"This may well prove to be the way forward for so many frustrated bands and singers -- as well as theatre performers and other artists -- who have been denied the opportunity to entertain.

“Not being able to have an outlet for our entertainment has been so difficult on so many musicians’ mental health.

“And I honestly believe this will have huge benefits for many people, not just musicians, because the arts are sorely missed.

“Bringing people together during this time and enjoying something they all love is somethings that simply cannot be overlooked. It is crucial for us all as means of escape.

"None of us know what the future will look like for live events, but this is a safe and secure method of putting on concerts and a way for people to once again enjoy live art."

One socially distanced live event that did happen, was in Newcastle, which played host to the UK's first dedicated socially distanced music venue, but the organisers ruled out a drive-in.

The likes of Sam Fender, Ronan Keating, The Libertines, Maximo Park and Becky Hill performed at the Virgin Money Unity Arena in Gosforth Park, Newcastle, between August 11 and September 17, 2020.

We Went to The UK's First Socially Distanced Concert..

It later, however, eventually had to cancel gigs from acts like Kaiser Chiefs and Jack Savoretti as the North East went into an area lockdown from mid-September.

The final venue set up was of 500 five or six-person socially distanced viewing platforms.

For the layout to be approved, SSD had to prove the concerts were effectively 500 gatherings of five or six people, rather than one gathering of 2,500 or 3,000.

And SSD still believes there is more to come as the entertainment sector scraps to stay alive while the pandemic continues.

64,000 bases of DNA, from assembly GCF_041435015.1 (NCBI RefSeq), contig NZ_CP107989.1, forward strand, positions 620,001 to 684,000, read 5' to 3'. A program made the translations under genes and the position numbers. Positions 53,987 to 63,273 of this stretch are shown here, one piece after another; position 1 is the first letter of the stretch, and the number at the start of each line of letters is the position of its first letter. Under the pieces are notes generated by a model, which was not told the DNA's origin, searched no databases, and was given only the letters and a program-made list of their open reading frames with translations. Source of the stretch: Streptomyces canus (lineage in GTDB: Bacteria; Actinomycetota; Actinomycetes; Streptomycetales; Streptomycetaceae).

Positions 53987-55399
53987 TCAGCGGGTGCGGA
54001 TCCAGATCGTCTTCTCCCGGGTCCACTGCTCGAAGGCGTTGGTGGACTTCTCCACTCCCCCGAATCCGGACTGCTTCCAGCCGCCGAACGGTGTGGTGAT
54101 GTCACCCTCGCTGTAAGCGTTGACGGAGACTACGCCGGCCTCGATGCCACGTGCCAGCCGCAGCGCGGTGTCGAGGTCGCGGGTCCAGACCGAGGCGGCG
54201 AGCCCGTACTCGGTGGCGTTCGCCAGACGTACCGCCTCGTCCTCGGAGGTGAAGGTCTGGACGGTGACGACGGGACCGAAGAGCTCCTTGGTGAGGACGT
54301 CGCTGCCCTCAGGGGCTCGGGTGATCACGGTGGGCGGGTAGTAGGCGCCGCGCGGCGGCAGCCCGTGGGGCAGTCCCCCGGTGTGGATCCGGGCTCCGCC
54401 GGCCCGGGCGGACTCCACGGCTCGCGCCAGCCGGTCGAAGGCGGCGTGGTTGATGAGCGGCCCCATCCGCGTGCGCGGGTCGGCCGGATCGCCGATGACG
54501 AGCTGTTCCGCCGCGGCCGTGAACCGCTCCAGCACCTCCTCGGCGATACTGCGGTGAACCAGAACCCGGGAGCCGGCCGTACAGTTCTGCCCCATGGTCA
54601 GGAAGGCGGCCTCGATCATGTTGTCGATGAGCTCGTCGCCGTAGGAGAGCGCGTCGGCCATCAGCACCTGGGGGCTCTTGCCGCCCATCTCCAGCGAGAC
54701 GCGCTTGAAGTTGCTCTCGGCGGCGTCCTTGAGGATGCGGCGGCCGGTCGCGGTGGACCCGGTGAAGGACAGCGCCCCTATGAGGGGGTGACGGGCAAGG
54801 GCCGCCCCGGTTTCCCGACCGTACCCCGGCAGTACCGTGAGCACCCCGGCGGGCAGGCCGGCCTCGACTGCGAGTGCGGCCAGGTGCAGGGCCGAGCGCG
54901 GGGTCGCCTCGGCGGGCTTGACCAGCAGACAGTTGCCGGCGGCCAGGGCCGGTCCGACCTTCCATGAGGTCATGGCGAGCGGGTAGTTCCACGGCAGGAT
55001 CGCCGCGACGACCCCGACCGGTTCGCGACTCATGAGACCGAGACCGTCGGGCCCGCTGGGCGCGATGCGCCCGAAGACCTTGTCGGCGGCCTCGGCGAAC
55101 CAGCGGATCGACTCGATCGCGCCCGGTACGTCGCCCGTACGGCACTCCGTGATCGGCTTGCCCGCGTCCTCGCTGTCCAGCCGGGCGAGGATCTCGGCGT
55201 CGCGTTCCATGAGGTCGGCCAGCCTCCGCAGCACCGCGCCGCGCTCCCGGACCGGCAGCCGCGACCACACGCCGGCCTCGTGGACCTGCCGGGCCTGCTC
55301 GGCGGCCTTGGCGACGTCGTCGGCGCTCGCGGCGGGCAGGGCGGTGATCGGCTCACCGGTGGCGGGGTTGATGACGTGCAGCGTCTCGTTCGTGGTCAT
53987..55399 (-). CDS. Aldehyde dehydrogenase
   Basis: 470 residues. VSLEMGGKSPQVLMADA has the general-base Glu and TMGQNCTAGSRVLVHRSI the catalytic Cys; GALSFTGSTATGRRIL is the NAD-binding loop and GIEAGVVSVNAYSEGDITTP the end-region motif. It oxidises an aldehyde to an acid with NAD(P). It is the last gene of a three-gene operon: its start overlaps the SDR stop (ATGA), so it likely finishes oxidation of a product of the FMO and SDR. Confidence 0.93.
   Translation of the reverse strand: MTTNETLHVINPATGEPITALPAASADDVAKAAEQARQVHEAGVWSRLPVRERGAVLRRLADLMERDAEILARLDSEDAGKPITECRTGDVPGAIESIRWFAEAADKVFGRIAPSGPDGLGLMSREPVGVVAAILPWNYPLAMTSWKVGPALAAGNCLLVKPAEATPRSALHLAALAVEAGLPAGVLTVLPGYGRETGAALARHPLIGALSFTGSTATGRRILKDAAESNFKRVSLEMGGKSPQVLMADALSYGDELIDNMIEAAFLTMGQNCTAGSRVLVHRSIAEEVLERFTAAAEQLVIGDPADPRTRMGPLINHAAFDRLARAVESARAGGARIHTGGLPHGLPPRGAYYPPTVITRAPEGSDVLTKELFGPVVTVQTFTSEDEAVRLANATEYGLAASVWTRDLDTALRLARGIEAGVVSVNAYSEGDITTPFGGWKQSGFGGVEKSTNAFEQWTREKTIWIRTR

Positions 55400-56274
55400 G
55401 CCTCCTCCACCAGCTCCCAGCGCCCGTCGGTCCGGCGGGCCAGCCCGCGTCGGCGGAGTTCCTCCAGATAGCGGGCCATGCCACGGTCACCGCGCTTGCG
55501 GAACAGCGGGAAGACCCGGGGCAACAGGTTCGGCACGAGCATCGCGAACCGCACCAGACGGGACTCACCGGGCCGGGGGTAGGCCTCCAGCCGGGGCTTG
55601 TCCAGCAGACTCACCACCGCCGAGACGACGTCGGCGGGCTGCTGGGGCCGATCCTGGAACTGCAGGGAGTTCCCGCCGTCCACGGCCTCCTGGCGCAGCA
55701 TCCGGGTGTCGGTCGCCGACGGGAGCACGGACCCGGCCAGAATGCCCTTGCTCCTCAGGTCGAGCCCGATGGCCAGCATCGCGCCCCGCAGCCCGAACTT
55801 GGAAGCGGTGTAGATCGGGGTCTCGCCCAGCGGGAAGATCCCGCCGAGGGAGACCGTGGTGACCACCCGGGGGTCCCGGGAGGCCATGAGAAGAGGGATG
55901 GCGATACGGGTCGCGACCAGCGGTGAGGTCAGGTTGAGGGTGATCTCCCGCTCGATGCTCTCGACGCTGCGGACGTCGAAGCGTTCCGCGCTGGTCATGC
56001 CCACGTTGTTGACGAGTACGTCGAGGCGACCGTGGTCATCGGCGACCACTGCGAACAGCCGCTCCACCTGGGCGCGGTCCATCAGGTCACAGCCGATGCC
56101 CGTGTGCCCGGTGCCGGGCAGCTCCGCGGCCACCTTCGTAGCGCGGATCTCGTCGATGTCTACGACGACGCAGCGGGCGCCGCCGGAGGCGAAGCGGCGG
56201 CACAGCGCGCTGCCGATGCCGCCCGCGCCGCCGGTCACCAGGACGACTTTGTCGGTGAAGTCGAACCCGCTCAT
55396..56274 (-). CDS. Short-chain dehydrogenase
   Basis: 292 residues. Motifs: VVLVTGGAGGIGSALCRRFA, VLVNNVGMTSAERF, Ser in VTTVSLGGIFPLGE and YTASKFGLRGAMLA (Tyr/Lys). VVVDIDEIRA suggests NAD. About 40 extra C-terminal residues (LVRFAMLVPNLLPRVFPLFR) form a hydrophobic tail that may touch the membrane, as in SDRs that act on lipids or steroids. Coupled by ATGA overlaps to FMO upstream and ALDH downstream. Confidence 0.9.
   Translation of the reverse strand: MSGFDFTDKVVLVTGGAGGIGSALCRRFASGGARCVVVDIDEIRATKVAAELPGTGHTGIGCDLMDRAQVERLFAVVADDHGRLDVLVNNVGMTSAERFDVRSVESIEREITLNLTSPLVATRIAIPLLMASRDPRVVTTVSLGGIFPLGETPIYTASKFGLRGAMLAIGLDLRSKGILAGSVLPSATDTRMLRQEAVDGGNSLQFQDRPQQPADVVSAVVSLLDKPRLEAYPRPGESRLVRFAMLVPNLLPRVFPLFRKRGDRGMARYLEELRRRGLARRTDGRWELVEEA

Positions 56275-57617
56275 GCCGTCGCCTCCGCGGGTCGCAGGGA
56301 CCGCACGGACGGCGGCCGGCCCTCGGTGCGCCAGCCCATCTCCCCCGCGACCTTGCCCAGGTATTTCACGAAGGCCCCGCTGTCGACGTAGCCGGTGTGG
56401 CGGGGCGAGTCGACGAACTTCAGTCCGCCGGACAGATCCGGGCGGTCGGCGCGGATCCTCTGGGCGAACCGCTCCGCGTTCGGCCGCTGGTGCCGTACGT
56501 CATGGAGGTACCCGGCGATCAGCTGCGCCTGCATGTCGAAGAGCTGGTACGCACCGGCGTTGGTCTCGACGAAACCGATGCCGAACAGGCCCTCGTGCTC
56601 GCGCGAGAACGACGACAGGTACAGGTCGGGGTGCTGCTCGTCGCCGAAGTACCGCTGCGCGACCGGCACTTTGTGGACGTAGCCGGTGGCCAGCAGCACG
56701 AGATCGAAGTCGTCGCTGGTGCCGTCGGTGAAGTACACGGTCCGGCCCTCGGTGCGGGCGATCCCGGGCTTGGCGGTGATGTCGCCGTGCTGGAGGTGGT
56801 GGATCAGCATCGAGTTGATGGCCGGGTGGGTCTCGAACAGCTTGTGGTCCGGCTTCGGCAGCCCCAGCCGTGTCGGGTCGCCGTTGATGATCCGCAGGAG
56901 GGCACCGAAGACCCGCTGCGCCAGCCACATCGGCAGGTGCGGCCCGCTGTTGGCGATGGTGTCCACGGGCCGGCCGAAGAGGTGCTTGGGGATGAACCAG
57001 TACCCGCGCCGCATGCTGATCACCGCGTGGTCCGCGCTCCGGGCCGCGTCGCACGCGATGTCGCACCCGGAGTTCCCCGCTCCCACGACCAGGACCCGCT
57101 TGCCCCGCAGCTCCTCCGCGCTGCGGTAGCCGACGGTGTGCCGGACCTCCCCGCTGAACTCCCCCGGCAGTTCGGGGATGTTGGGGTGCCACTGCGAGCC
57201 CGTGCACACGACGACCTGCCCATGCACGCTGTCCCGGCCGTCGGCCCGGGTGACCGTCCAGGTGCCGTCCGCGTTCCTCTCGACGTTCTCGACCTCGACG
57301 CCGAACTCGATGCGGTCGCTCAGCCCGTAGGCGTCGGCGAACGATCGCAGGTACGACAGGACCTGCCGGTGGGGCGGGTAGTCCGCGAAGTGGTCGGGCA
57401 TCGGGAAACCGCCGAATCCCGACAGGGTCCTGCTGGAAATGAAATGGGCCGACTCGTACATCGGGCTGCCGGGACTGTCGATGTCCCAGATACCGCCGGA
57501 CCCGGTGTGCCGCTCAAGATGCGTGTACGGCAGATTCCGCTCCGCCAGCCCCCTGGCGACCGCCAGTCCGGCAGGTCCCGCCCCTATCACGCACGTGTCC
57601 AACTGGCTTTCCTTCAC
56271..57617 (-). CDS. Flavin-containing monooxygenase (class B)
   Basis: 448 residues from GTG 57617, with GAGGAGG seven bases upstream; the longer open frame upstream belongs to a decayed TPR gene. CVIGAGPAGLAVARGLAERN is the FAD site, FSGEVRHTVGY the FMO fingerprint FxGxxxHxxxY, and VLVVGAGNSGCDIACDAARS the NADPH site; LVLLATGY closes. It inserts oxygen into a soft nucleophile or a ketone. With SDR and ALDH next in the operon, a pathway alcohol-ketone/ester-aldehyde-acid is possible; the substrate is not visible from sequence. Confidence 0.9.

Katee Kross added:“We have been determined to make something work during lockdown – we’ve missed playing live like every other artist has.

“We started knocking around ideas and we could see that a drive-in gig such as this really could work. The infrastructure was all there, and everything fell into place for us.

“To be able to perform a gig like this at this time is amazing – but being able to do it in my hometown is something special.

Also playing on the afternoon is Glasgow’s Raintown, who have teamed up with Kross in the past for a number of sold-out shows all over Scotland.

The band’s Paul Bain added: “This will be something else.

“Just a week or so before we announced the drive-in gig, we had to cancel a sold-out show in East Kilbride, so we were delighted to be able to put a show on in some form.

“It will be history in the making; independent artists coming together to put on a gig like this is something we will be proud to put our names on.

“We just can’t wait to get up there and entertain once again.”

In July, Liam Gallagher, Dua Lipa and Sir Paul McCartney were among 1,500 artists who have signed an open letter calling for support for the UK's live music scene.

Ed Sheeran, the Rolling Stones and Coldplay also signed the letter to the culture secretary warning of the impact of Covid-19 on venues and musicians.

It said the music industry faces "mass insolvencies", with gigs and festivals unlikely to return until 2021.